Is this what they call love?

Sometimes a story begins somewhere…it travels its journey…and starts meaning different things to many people. Little things in it fuel your imagination. The unspoken words…the ones spoken aloud…a glance…stolen moments…the furiously emotional outburst & then a forgiving smile… Just so much a story can tell. Isn’t this the way most memorable stories leave their indelible mark?

It isn’t about creating a fantasy world. It’s just about the fluidity of emotions. And no matter how outstanding your insight is, only the brushstrokes by a master craftsman can take it from good to sublime. At the times when he passionately crafts the story. How amazing then it is, to be a storyteller!

Movies in India especially in the recent times have deliberately played out through intelligent cinema. A refreshing change undoubtedly. But for the simple folks that most of us are, the deepest chord is struck when a magician comes along to entrall you.

Now imagine how tough this must be in advertising!! Where a brief & 30 secs dictate the course of this journey.  The biggest barrier in the storytelling must be the need to fit in a product window. Well! The story stops right here. In the very first line of the very first chapter. Creating a series of doors & windows without a seamless blend does just that. This is possibly the malady that has kept sublime stories from reaching the scores of people who would love to feel that tingle…even when watching an advertisement.

As an advertising practitioner I’ve also been the villain & victim of sublime stories being dismissed as a cultural cliché, corny emotion, old-fashioned Indian values… Maybe we need to forget these words…those jargons…the benchmarks that ask, ‘is it creative enough’? ‘Does it cut clutter or not?’ Of course, it also plagues the film industry all too often. How many times have you rolled up your eyes & exclaimed in despair when you heard, ‘film hatke hai’… ‘My role is very different’.

I quite liked what Vidya Balan said in her many appearances for The Dirty Picture, when she was asked about her role. “I have never felt more woman than I have in the making of this film”. Seeing the promos & with the perception that we’ve had about Vidya both as an actress & possibly a traditional Indian lass, that statement said every thing. I think she let her intuition guide her when she picked the script. When she filmed it. When she promoted it. I think she is one of our finest storytellers today & possibly a fine marketer of her film too.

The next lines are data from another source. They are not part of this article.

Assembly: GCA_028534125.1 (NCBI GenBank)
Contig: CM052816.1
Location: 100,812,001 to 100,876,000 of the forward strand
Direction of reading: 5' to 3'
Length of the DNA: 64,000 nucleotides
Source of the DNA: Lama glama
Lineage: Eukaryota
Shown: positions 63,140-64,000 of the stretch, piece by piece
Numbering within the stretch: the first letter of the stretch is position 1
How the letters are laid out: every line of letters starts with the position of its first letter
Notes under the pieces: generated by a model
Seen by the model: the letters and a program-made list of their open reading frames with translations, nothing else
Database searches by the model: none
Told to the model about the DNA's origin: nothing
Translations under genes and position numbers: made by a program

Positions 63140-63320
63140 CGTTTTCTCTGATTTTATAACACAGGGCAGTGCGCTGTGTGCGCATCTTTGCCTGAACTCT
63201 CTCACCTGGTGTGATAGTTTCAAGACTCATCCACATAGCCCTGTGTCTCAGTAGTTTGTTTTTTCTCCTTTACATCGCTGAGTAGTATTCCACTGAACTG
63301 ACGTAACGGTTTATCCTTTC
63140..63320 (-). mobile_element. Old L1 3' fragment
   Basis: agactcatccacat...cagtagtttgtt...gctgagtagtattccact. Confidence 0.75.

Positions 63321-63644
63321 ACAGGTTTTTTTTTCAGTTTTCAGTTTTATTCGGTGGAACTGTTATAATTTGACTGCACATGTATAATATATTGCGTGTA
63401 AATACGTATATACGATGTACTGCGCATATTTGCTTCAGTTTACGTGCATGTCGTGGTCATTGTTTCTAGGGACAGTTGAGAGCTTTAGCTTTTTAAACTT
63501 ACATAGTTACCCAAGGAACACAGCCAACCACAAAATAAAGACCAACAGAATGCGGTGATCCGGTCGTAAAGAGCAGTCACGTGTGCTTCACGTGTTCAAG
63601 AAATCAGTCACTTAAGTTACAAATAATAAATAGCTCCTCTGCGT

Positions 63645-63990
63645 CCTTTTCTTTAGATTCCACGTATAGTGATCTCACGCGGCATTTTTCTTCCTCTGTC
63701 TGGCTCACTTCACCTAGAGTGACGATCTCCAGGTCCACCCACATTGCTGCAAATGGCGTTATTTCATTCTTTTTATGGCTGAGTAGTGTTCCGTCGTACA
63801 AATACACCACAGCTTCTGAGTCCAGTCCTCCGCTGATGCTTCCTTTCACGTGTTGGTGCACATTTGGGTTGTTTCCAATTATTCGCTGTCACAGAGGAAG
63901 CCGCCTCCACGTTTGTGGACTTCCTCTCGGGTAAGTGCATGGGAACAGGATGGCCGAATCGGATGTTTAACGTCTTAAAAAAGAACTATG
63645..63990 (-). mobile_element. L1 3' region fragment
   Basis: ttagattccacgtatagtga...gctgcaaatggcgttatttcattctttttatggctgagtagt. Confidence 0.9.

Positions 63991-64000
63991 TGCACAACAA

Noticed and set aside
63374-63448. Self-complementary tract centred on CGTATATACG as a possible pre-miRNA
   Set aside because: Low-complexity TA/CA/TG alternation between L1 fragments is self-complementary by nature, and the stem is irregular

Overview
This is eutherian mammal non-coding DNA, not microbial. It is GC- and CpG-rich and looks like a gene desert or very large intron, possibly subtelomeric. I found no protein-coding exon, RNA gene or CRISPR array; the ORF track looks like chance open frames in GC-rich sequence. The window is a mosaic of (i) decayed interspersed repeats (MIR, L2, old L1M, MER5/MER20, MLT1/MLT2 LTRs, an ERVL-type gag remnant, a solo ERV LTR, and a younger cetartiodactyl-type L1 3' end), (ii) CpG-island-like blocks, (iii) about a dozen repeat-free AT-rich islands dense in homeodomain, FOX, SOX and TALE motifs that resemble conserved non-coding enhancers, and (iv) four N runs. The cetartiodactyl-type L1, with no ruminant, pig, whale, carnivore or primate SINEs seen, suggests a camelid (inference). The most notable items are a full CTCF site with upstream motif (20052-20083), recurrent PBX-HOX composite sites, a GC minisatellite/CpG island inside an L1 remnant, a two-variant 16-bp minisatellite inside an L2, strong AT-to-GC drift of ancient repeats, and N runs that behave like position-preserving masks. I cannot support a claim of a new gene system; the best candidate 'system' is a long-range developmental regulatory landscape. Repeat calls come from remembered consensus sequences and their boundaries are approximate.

So…maybe the notes are playing a song. One that every heart must hear. One, where what we feel simply over rules what we think. Where the gut speaks. Maybe every storyteller in advertising should feel for the tale he or she creates. Maybe the ones evaluating it should absorb that energy when it is being recited. Yes it is a tale with a purpose. And it has to sell the brand for a long, long time. But I believe both are possible. And every chapter of this story can be delightful. Why? Because the after-taste of experiencing such stories often leaves you with a lovely feeling. Often leaves you with a relationship that’s ever lasting.

Is this what they call love?

Sharing a few love stories that I can’t forget.

Vodafone: Dog

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Tanishq: Shaadi

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Dhaara: Jalebi

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Cadbury Dairy Milk: Couple

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Ericsson: Black Coffee

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1 Comment

  1. The best told stories whether in literature, life or visuals are the unspoken emotions. Anything overtly expressed tends to lose a bit of its value. Unexpressed is intense. Expressed can go unnoticed, unexpressed will heighten emotions to the point where you can twang them like strings of a guitar.

    Scarlett O’Hara in Gone With The Wind – a literary classic, a 1000 pages of unexpressed emotions, how did Margaret Mitchell manage to convey to us something that she never penned in words on behalf of Scarlett? That’s emotions for you.

    Maybe that’s why they say – read the eyes, feel the breath, hear the silence… everything tells a story… better than it can ever be told.

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